Fraud increased 38% between 2017 and 2018, with the primary kinds of reported fraud being identity theft, debt collection, and imposter scams (FTC.gov). As of April 2019, the FTC has declared that social security fraud is even more prevalent than IRS scams (i.e., thieves impersonating IRS officials over phone or email in an attempt to scare you into giving them your social security number and other private information). Between April 2018 and March 2019, social security scams (thieves impersonating Social Security Administration officials to gain your private data) stole $19 million from consumers.
How to Prevent Social Security Identity Theft
You aren't helpless against these threats. You can prevent social security identity theft by following these steps:
- Do not give anyone your social security number or other private or financial information unless they absolutely need it. If you have to divulge your private information, ask the company or organization how they use the information and how they will protect it.
- Do not submit your private information to unsecured websites. A secured website uses https instead of http, and the browser box next to the web address will display a lock symbol.
- Invest in an identity theft protection service, such as Identity Guard, LifeLock, or IdentityForce.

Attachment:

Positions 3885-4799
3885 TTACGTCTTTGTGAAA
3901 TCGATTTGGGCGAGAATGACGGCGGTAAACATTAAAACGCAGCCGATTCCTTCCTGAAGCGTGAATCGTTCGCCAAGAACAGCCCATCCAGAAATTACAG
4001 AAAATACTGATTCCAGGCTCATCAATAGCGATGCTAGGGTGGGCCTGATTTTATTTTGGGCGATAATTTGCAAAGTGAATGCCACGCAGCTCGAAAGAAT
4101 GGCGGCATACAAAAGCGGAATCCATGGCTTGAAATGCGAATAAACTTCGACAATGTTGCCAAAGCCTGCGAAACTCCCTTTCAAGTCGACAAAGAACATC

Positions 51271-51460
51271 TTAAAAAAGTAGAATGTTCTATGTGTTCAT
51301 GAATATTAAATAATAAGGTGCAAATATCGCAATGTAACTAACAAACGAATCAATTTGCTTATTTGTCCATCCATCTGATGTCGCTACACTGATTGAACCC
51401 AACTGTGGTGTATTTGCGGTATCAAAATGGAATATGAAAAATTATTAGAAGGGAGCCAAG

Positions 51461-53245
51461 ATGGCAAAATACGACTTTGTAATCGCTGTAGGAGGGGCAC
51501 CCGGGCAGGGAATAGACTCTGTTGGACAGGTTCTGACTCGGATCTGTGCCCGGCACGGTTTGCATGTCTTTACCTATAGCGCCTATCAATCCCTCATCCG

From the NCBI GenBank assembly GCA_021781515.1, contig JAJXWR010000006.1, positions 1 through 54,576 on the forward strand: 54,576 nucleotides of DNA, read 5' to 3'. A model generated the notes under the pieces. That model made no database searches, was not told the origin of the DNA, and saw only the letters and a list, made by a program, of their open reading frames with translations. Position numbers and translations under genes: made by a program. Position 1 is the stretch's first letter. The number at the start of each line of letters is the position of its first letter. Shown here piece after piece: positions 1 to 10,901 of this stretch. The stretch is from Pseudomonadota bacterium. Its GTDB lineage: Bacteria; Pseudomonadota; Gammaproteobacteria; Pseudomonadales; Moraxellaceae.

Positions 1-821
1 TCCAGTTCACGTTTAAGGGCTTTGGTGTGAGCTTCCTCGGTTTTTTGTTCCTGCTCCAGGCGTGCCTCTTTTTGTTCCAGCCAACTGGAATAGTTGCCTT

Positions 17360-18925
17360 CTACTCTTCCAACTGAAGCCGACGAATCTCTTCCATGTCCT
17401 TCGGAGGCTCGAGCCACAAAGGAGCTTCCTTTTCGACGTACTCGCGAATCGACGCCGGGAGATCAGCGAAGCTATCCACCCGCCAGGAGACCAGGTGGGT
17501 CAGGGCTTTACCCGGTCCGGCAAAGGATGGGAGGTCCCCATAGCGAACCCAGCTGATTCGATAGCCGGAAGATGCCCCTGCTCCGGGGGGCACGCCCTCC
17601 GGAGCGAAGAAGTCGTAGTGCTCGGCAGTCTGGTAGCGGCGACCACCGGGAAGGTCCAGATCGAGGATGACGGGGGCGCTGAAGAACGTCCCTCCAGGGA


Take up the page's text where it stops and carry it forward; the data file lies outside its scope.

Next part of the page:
Identity Guard protects you against social security identity theft through their IBM-powered artificial intelligence, Watson. Watson is constantly scanning all parts of the internet in search of your private information. If IBM Watson does find your social security number on the dark web or in a chatroom or anywhere else it shouldn't, Watson scrubs the data. Identity Guard combines Watson's constant scanning with their quick alerts to give you unmatched protection against identity theft. When you purchase a protection plan through Identity Guard, you get an insurance policy that reimburses up to $1 million in stolen funds.
Norton 360 with LifeLock partners the identity protection of LifeLock with the trusted security measures of Norton. LifeLock protects every element of your digital life by detecting any mention of your social security number, account numbers, or other personal information anywhere online. All LifeLock protection plans include social security number alerts and are covered by their Million Dollar Protection. If you are affected by identity theft, LifeLock reimburses your stolen funds up to a set amount, compensates your personal expenses, and covers lawyers and experts to help you resolve the theft.
IdentityForce uses innovative technology to continuously monitor for your personal information online, including your social security number. IdentityForce keeps you safe through advanced fraud monitoring of your credit report, the dark web, court records, payday loans, social media sites, and changes of address. IdentityForce uses a smart tracker for your social security number to alert you if a suspicious name or address becomes associated with your number, which could be an early indicator of fraud. IdentityForce protection packages are all backed by a $1 million insurance policy. You can get started with IdentityForce with a 14-day free trial.